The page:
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Social Activism Waves (March 2017)

I’m not quite queer yet, but I can catch a glimpse of a queer world — that is, a world designed for queers instead of against us — with radically reconfigured politics, ways of knowing and feeling, ways of existing with each other. – Dan Thorpe

This month’s playlist, Social Activism Waves, is a collection of works that interrogate or reflect on many different aspects of society, culture, identity or politics.  The compositions include personal narratives or commentaries on subjects as wide-ranging as: mental health, terrorism, the environment, AIDs activism in the 80s-90s, refugees, queer and gender identity.  By using the term “activism” it is not our intention to define or narrow/box in the output or stance of the ten composers featured below. Rather, it acknowledges that in this particular work they have publicly offered a strong position; something deeply stirring, confessional, reflective or all of the above.  Many of the composers featured have been kind enough to offer some additional words about their motivations in writing their work. We encourage you to read these comments by clicking on their name below.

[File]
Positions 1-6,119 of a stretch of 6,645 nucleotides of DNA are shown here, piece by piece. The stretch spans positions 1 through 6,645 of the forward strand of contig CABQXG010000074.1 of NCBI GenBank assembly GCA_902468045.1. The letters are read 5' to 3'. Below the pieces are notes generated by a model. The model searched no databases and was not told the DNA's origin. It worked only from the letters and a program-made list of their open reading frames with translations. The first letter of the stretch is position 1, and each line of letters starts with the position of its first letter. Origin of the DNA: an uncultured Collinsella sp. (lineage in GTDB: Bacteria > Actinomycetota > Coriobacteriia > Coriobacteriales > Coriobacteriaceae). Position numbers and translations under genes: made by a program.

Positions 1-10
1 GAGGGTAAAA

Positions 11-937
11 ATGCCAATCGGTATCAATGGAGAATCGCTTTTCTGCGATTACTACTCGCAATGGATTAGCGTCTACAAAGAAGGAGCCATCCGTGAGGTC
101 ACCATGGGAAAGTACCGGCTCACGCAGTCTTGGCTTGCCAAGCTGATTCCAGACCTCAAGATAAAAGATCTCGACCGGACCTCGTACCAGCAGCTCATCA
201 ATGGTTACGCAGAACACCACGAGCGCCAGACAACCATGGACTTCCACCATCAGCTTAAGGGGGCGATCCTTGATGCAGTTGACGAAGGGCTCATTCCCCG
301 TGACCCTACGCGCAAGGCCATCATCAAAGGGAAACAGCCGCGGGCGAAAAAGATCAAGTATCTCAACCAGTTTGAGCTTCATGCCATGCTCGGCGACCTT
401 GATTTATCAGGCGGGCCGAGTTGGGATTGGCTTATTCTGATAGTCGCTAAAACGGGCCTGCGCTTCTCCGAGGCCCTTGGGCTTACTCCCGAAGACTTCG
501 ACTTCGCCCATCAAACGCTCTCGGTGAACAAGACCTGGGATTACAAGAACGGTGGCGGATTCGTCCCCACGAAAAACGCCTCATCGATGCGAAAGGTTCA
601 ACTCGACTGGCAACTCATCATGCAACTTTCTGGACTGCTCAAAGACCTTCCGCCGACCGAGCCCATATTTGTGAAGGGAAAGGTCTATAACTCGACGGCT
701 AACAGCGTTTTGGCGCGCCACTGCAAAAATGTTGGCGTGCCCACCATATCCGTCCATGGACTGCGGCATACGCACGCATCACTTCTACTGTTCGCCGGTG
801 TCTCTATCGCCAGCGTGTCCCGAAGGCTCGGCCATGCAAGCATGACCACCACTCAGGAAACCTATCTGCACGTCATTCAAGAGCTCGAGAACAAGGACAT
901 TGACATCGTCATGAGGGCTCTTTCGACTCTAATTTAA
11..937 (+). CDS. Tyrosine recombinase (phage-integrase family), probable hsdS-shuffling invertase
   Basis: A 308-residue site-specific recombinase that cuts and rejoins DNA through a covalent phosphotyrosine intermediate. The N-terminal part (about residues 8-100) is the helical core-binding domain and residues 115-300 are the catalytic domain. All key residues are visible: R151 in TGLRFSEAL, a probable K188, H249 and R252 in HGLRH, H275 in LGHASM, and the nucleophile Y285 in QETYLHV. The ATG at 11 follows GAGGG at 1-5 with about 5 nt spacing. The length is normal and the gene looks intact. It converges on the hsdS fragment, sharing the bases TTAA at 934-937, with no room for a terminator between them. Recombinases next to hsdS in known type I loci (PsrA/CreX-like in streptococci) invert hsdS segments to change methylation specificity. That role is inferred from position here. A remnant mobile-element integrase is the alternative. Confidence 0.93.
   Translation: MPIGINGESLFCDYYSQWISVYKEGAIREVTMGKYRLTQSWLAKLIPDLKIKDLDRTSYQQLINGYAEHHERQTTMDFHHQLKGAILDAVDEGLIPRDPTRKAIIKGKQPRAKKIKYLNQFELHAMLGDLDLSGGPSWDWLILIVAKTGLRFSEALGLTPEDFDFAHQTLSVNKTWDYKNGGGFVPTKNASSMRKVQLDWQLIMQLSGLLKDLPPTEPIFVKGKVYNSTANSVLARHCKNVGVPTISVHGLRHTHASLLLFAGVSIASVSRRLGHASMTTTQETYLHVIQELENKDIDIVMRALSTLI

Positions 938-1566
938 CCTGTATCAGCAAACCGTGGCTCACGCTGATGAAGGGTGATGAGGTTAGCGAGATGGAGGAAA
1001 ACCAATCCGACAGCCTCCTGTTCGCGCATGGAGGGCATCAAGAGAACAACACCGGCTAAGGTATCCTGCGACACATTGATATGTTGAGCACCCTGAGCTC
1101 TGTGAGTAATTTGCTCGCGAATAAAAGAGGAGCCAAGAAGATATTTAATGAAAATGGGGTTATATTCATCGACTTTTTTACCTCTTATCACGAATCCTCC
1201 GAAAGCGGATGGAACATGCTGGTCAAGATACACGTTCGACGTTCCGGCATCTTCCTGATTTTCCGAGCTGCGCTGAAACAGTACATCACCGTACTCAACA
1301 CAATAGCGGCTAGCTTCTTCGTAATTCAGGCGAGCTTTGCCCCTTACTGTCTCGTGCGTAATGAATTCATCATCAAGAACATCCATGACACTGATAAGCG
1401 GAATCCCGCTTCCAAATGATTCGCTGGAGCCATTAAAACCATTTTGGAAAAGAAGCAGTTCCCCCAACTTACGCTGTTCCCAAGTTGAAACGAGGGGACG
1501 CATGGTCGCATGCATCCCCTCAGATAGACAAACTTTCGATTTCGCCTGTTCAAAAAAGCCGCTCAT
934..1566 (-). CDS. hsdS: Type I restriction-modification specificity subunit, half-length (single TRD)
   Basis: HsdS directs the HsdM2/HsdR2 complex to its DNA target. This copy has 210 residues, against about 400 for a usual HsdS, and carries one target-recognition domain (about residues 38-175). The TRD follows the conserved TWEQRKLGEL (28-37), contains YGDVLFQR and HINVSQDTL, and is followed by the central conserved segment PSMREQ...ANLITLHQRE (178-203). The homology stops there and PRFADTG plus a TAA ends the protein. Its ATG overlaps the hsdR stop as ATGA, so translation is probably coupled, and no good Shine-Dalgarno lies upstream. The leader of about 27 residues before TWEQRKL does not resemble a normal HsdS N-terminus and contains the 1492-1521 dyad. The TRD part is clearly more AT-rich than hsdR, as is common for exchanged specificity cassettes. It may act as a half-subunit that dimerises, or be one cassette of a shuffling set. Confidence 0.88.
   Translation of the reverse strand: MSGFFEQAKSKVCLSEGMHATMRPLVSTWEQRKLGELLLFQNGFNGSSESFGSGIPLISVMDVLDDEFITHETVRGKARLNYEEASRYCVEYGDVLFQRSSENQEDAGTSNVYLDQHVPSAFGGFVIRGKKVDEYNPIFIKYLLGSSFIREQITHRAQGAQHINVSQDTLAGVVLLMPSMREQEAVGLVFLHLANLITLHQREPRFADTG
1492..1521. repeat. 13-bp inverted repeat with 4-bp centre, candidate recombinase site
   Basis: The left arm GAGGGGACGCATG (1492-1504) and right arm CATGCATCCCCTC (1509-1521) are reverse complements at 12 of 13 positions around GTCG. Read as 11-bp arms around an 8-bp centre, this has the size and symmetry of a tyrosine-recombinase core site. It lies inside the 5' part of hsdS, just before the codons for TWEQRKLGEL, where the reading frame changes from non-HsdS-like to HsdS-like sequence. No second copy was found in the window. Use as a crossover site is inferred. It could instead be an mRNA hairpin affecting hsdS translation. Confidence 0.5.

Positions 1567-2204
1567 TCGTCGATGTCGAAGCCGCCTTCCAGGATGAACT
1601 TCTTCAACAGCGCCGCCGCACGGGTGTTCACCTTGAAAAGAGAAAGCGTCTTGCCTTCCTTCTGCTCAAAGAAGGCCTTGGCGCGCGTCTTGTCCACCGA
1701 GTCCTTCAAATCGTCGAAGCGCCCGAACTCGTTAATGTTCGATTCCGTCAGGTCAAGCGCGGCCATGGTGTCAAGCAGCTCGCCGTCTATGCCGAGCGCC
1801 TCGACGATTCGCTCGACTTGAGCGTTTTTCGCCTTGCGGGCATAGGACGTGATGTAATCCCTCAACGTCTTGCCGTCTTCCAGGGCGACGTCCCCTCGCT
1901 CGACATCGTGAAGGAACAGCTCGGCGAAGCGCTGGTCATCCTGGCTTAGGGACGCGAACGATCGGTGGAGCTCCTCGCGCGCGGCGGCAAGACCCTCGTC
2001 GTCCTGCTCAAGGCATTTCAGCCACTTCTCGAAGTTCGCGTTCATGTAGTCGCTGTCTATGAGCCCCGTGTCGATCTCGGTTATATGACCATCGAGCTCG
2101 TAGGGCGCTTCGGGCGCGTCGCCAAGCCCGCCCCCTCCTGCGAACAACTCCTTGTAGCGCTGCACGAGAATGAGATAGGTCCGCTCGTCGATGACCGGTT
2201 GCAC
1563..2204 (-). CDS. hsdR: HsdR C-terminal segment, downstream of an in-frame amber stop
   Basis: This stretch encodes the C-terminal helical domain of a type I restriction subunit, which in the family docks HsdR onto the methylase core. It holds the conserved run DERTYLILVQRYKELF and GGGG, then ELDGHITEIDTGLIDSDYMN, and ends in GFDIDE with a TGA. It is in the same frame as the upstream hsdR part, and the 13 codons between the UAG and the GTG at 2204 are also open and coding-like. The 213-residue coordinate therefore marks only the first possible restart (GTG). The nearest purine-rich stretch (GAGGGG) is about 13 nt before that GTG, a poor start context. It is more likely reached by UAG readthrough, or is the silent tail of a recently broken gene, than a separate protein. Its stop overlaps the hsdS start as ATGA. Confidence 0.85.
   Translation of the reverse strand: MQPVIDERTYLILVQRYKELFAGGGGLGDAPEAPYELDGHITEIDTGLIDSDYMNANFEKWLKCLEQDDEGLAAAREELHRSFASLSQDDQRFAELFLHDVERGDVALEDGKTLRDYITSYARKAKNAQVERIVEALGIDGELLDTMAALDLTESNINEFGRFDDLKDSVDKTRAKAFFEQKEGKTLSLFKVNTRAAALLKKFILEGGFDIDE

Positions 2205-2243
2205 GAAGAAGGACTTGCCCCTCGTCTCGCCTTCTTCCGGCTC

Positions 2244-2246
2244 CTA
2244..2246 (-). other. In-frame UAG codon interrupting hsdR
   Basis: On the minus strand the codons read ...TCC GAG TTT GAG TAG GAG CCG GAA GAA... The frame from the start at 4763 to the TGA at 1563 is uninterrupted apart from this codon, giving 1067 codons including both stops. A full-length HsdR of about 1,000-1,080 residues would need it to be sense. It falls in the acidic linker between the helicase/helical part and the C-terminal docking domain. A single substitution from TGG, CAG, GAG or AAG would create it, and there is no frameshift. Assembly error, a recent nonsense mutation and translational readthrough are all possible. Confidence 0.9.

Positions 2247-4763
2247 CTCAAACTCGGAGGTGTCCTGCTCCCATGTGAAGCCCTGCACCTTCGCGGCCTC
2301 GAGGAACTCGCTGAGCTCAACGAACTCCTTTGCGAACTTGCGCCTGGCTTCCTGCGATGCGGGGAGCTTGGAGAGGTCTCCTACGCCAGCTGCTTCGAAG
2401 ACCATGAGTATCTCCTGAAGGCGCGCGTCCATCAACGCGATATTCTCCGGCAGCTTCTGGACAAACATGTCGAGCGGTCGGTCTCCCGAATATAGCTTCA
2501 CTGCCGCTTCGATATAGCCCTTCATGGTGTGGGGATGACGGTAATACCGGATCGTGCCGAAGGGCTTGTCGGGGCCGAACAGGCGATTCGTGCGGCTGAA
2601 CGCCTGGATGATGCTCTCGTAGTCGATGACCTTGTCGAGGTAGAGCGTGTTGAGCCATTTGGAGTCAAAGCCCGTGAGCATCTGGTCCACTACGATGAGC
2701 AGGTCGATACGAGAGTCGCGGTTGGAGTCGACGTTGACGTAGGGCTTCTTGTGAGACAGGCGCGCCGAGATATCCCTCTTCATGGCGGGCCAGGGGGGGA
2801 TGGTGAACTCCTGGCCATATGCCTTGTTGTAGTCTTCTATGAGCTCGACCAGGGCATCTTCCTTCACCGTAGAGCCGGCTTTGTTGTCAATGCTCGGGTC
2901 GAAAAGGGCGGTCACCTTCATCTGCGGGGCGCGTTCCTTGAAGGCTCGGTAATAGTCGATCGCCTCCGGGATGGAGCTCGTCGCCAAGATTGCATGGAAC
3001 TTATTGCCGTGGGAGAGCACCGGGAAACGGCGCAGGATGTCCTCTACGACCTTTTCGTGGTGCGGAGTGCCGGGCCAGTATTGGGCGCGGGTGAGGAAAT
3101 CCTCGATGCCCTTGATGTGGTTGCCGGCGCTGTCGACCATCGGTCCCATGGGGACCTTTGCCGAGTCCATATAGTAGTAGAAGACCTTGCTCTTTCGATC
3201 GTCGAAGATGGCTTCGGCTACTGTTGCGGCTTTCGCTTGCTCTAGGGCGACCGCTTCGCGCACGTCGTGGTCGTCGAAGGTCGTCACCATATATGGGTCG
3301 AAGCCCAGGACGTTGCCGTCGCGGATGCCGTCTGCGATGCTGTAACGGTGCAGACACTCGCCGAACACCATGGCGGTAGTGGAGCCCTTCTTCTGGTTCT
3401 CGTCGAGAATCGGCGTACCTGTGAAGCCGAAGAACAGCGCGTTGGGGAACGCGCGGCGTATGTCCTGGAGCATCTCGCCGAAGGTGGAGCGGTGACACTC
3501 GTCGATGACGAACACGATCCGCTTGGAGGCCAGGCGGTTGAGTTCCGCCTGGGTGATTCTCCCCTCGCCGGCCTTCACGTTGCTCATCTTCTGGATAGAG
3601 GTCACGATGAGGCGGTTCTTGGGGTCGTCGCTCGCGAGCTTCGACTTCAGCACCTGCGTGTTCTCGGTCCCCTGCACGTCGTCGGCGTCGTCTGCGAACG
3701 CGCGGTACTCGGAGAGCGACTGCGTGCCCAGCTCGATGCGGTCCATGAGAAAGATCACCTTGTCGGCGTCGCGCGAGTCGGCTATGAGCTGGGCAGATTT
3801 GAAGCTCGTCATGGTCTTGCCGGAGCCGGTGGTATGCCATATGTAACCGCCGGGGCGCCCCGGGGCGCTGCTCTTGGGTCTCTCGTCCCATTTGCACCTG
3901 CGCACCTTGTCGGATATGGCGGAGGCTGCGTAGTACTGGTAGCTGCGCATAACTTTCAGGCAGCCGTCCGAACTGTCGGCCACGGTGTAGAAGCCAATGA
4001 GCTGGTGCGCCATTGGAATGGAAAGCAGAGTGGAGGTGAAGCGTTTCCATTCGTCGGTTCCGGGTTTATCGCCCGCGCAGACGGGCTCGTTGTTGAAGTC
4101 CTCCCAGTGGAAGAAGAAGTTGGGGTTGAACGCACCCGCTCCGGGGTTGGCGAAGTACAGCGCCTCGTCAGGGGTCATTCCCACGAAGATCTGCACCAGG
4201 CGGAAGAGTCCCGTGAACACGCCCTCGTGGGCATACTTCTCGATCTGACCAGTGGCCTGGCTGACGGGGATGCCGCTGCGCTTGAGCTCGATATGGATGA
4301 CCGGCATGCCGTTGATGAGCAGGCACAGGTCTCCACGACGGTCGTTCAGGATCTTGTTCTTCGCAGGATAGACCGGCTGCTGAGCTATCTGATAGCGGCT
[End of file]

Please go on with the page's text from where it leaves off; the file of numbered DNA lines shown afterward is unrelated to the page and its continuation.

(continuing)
I can honestly say I was torn while writing this piece. I am motivated to write for injustice and to give a musical voice to inequality. At the same time, I felt uncomfortable to be composing “as a woman”. I don’t see my music as gendered. My ovaries do not compose. – May Lyon